Bill Boddy

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Car and Man of the Century awards

Autocar, in conjunction with its 100th issue with Esso, had its readers (I do not know how many) and staff vote for the Car and Man of the Century. The result was the Mini and the late Enzo Ferrari. The awards were made to Dr Alex Moulton, who was responsible for the innovative rubber suspension of the late Sir Alec Issigonis’s little car, and to Enzo’s son Piero Lardi Ferrari, at the Natural History Museum, by Autocar’s Editor and Editor-in-Chief, both dressed up as pioneer motorists.

Perhaps one disappointed person will be Robert Cumberford who, in the aforesaid Anniversary issue, described the Issigonis as “. .not terribly innovative in a mechanical sense”, remarking that transverse front-drive engines had been used by DWK and Saab and that the wheel at-each-corner layout came directly from Citroen, although Cumberford did concede that “the rubber suspension was clever”. He overlooked such ingenious space-conserving items as the Mini’s special 10in Dunlop tyres, transmission gears in the engine sump, and the side-mounted radiator. Indeed, so innovative was the brilliant Issigonis baby, or “Minibric”, that I recall thinking during the Press launch what a task we writers would have in fully describing it. I had a Mini as my Motor Sport staff-car for some years and remember the early defects, like water on the floor, damp plugs until the engine was reversed, and the noise, reduced after proprietary sound-damping had been installed. But what a great little fun car, especially in Mini-Cooper form.

Cumberford has it that the fact “that all Britain would be listening with pleasure to working-class Liverpudlian lads singing had something to do with the the existence of the Mini”. I knew Issigonis quite well but never dared ask him if he listened to the Beatles! WB

Michelin’s 100 years

With the British Motor Industry’s centenary arriving next year the Michelin PR department, working not from Michelin House with its historic pictorial tiles, but from Watford, has been quick to remind us that 100 years ago, in 1895, the first car using pneumatic tyres was tested, following their invention by Robert W Thompson in 1842, which changed the transport world. Apparently in 1891 the brothers Michelin, André and Edouard, had demonstrated the viability of the detachable air-filled bicycle tyre, in the Paris-Brest-Paris race. André Michelin then went as a passenger on the 1894 Paris-Rouen race (actually a trial) and disliked the car’s ride on its solid steel/rubber tyres.

This led to Edouard developing pneumatic tyres for motorcar use. The initial tests are said to have been conducted on a Peugeot for which special wheels were made, and later three more test-cars were acquired. To publicise and further test their new pneumatic tyres, Michelin entered three cars for the first proper motor race, from Paris to Bordeaux and back, in 1895. The hand-out tells us that the company entered three cars, two of which developed trouble on their way to Paris from Clermont-Ferrand and the third steered so badly that it was named L’Eclair because it zig-zagged like a flash of lightning, so that the Michelin brothers felt they had to risk driving it themselves. It goes on to say that these are described as “Michelin-built”, but it seems more likely that what they had entered were Peugeots, of which one started, driven by André Michelin. The other two were non-starters, one of which may have been a Serpollet steam-car, as the narrow front track these possessed resulted in poor stability.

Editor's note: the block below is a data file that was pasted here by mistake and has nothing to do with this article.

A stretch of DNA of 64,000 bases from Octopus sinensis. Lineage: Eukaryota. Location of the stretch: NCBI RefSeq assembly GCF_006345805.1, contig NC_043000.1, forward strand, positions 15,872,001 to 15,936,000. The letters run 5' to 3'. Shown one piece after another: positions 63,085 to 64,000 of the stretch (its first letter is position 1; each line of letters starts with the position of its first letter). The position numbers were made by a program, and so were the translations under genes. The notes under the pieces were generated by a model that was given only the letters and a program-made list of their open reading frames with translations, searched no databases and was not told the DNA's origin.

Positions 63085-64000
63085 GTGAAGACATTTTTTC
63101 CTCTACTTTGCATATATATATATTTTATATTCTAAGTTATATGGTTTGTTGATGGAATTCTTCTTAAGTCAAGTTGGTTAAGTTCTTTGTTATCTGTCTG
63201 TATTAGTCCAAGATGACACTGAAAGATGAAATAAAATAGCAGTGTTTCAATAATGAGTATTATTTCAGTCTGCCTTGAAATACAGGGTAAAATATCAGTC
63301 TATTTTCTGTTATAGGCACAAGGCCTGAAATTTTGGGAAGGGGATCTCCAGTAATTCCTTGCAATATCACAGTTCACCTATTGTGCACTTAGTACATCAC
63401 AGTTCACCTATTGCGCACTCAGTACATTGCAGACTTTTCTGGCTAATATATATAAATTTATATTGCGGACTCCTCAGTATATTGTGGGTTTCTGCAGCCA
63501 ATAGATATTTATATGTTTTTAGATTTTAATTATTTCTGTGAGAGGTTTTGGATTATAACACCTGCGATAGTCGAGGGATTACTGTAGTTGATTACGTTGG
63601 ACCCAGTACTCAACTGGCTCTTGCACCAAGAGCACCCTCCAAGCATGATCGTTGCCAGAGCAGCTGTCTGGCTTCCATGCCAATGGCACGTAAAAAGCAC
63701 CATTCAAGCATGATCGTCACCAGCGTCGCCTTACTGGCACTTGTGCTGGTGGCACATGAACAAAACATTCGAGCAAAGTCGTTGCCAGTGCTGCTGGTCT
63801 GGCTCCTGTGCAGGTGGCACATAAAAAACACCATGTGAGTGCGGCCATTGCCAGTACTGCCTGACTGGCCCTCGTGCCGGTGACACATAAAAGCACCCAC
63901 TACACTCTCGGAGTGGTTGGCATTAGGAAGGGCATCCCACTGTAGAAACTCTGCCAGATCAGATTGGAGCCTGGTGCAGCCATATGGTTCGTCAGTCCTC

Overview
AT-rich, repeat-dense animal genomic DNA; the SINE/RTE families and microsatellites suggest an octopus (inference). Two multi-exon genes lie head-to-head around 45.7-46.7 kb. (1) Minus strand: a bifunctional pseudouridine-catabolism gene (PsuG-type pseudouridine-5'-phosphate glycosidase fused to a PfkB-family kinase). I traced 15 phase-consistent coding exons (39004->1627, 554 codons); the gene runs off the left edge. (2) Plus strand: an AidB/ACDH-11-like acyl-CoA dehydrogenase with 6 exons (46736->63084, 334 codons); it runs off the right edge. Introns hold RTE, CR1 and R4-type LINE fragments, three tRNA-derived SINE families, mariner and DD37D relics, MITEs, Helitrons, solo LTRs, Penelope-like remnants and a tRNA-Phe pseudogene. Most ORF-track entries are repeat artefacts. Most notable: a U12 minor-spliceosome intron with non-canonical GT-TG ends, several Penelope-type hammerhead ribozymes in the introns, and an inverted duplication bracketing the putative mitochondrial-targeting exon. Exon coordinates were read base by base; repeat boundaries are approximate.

After this the 1995 Michelin hand-out gets wide of the mark, stating that 19 started and that L’Eclair came in last of the nine finishers, averaging 9 1/2mph. In fact the official results show 22 starters, and that while only nine finished, the last was a Bollée steamer, which took 90hrs 3min, an average for this truly difficult 732-mile race of 6mph. In contrast Michelin’s L’Eclair is quoted by the authorative recorder of early motor-racing history, Gerald Rose, as giving up the struggle at Orleans, as, owing to persistent tyre trouble, it could not reach Paris within the time limit of 100 hours. Against this, the hand-out says Michelin completed the route in the allotted 100 hours, in ninth place, at an average speed of 9 1/2mph.

It is true, however, that, as Michelin predicted, by 1905 all cars would be running on air-filled tyres; as this hand-out reminds us, by 1897 the average speed of the cars in the Paris-Trouville race had risen to 26mph (well, the winning Panhard averaged 25.2mph) but Gerald Rose does not disclose, as the hand-out believes, whether or not all the 16 finishers were on Michelin pneumatic tyres. . . The fact remains that in the subsequent years Michelin built up a marvellous reputation for their tyres, both for racing and touring, and the Company claims today to be the largest tyre manufacturer in the world. WB

Filton Sprint anniversary

We hear that a pleasant little party was organised by the Bristol Company MC to recall how it had held the first proper post-WW2 speed-trial on the Filton aerodrome taxiways (I 1/2 miles, on asphalt) on October 28, 1945. Then, 100 entries saw Bob Gerard (ERA R4A) make FTD, Issigonis (Lightweight Special) winning his class. At the anniversary Sir John Venables-Llewellyn drove ERA R4A and Chris Dowson the Lightweight, the runs of which were shortened by a hairline crack in its cylinder-block. Tony Crook, who had driven his 328 BMW in 1945, came this time in the prototype Bristol 400. Neil Eason-Gibson, whose father, just demobbed, managed to get there in time to assist Baillie-Hill with his HRG, also attended, as did Mark Garfitt in a T35 Bugatti.

British Aerospace allowed demonstration runs, but not on the 1945 course, as three Airbuses were parked thereon. WB